Let’s take sustainability as an example. Reducing the environmental impact of fashion was one of the most prominent themes at the Paris event, and it was clear that the organisers had put a significant amount of work into directly addressing the ways in which fashion materials and manufacturing processes are contributing to climate change.

This was evident in the large spaces that had been given over to demonstrating new alternative materials, better approaches to agriculture and animal welfare, and data designed to equip sourcing professionals with the knowledge they needed to make informed choices.

It was evident on-stage, with multiple panel discussions that zeroed in on specific parts of the sustainability picture as it pertains to sourcing. Analytical and legal frameworks for transparency and disclosure. New approaches for managing deadstock and overall inventory allocation. The stats of renewable resources. And much more.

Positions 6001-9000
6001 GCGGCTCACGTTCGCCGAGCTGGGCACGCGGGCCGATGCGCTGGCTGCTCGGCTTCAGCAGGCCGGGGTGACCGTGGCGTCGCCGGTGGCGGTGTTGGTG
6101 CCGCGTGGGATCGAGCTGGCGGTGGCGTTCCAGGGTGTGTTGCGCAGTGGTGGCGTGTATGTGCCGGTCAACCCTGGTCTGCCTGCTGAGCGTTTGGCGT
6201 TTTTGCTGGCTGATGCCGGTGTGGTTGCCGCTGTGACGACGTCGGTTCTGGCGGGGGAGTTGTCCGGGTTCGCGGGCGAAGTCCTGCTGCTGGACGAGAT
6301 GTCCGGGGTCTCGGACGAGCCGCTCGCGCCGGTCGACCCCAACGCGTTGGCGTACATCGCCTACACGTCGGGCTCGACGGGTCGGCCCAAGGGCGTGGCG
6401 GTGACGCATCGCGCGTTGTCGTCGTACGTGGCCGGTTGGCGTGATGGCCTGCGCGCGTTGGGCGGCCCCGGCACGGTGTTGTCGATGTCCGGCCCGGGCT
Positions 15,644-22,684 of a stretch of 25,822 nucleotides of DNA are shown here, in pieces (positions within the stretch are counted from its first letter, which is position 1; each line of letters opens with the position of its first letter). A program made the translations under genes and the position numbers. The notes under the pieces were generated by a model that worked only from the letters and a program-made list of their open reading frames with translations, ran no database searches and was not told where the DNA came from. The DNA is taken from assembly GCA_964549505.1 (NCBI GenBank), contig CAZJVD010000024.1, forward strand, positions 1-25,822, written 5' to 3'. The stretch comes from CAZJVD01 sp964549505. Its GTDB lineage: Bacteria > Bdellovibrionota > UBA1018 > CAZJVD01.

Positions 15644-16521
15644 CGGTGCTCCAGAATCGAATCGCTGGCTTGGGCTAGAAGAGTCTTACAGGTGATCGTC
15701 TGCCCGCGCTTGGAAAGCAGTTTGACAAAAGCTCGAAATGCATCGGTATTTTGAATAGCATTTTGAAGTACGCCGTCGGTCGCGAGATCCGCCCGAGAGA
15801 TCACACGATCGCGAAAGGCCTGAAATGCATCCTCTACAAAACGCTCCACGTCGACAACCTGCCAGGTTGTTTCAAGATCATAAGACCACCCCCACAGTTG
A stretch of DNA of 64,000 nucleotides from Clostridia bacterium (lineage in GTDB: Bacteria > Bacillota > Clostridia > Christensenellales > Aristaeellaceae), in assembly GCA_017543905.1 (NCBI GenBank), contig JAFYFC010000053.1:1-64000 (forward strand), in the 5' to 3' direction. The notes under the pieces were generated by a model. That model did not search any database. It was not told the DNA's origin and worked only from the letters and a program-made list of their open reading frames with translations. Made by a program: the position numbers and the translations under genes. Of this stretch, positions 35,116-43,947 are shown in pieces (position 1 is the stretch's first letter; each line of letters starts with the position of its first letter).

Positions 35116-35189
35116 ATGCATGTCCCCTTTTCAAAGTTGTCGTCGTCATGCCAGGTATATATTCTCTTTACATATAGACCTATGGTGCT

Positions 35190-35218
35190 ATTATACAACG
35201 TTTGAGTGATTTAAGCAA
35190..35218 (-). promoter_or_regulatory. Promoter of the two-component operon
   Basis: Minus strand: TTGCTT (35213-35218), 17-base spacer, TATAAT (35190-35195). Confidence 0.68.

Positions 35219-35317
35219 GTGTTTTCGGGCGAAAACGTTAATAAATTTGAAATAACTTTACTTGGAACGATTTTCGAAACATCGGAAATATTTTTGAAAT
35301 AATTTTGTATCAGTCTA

The fight for sustainable fashion won’t be won without a significant digital component.

But it was evident, too, in a fundamental way, at the technology level. Embeddable pigments that can be traced – using a blockchain as a data transport layer – from origin to consumer. Platforms for supply chain transparency, supplier mapping, and accountability. Scientific sea-changes like the one we have already covered in our biofabrication interview.

The importance of sustainability to the overall message of Première Vision Paris this summer was clear. In event literature all the constituent parts of the picture were billed as the organisers “committing with [attendees] in the fight for a more sustainable fashion from its inception”. The importance of technology? An understanding that this is a fight that won’t be won without a significant digital component.

And the same philosophy was present in many other areas of the show as well. I personally spent time with the teams from Aware, CrystalChain, Emersya, Heuritech, Stratasys, Style3D, Tekyn, Vizoo, and VVC – and I’m sure I’ve missed several entries from that alphabetical list of technology and tech-adjacent suppliers who had a presence at Première Vision Paris.

Most of these companies have a direct or indirect role to play in sustainability. Accurate material digitisation cuts fabric waste and reduces unnecessary production samples. Digital prototyping and testing of 3D garments goes several steps further, taking a digital material as its input, and opens the door to digital experiences – and eventually digital fashion – downstream.